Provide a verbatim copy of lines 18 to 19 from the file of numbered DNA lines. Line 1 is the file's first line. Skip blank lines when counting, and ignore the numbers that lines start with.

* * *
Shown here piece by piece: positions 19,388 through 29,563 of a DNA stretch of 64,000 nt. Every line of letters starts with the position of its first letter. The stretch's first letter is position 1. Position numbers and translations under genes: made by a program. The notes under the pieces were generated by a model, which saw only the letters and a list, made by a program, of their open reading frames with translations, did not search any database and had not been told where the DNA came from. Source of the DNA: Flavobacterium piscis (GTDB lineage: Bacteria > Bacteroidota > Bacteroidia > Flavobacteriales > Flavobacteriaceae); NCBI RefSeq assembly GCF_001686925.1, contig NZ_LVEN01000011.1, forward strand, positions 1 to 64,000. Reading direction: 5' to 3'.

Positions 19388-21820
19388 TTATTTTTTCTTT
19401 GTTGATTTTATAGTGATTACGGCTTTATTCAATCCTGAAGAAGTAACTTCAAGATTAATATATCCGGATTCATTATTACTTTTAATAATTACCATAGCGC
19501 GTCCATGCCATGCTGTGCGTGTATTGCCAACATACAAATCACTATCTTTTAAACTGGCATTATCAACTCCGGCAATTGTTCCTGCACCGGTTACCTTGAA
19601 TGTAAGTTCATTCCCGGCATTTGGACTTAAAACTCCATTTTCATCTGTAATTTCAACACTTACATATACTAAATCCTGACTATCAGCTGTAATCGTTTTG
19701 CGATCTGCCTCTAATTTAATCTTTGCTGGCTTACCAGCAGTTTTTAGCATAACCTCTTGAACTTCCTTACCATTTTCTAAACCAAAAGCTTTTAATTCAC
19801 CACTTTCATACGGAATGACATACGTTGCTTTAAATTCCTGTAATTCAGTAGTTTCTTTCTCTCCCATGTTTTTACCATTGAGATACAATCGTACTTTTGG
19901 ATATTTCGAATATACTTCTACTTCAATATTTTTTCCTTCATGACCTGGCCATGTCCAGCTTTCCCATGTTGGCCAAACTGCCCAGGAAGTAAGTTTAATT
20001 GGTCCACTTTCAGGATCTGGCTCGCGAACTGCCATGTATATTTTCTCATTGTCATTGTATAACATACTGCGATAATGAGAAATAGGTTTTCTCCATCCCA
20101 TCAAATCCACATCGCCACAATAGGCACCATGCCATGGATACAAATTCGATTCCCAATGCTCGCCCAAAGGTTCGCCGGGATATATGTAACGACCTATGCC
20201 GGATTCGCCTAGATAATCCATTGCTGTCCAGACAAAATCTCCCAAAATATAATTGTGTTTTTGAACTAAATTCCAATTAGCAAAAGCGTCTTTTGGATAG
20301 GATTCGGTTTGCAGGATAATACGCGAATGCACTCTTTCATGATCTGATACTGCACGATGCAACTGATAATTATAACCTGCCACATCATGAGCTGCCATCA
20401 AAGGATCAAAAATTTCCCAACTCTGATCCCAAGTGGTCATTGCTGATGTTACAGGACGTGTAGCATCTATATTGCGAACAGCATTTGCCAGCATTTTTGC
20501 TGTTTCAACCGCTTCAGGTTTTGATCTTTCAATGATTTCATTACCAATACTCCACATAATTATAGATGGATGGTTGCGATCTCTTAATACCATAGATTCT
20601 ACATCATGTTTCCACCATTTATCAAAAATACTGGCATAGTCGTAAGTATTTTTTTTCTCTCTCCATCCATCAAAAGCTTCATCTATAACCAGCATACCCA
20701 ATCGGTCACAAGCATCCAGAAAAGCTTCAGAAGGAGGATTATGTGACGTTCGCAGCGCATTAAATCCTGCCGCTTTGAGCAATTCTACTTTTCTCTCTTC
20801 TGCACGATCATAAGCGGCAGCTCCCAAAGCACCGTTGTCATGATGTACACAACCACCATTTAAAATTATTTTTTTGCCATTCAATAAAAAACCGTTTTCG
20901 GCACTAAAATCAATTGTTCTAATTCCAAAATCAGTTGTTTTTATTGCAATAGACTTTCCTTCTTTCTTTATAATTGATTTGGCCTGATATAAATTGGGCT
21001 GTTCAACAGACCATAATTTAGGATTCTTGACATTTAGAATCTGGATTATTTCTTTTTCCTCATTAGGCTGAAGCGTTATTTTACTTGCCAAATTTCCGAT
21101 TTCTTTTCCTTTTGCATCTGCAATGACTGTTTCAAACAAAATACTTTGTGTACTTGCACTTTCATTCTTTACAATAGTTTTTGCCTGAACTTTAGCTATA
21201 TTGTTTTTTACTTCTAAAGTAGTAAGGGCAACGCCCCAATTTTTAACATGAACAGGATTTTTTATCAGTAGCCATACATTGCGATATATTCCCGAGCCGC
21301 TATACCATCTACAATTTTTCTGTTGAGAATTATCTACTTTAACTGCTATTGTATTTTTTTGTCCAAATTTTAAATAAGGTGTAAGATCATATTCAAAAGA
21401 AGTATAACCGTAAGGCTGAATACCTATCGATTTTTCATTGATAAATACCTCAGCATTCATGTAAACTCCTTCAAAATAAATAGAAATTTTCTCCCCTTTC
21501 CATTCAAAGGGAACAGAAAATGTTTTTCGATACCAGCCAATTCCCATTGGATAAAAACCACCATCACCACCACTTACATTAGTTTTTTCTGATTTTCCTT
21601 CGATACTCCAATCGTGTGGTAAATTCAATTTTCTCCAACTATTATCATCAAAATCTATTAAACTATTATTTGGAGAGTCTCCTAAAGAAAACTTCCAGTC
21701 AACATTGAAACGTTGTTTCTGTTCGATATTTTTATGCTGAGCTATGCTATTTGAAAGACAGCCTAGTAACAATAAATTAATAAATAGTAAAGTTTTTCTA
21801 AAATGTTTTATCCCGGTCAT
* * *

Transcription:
20801 TGCACGATCATAAGCGGCAGCTCCCAAAGCACCGTTGTCATGATGTACACAACCACCATTTAAAATTATTTTTTTGCCATTCAATAAAAAACCGTTTTCG
20901 GCACTAAAATCAATTGTTCTAATTCCAAAATCAGTTGTTTTTATTGCAATAGACTTTCCTTCTTTCTTTATAATTGATTTGGCCTGATATAAATTGGGCT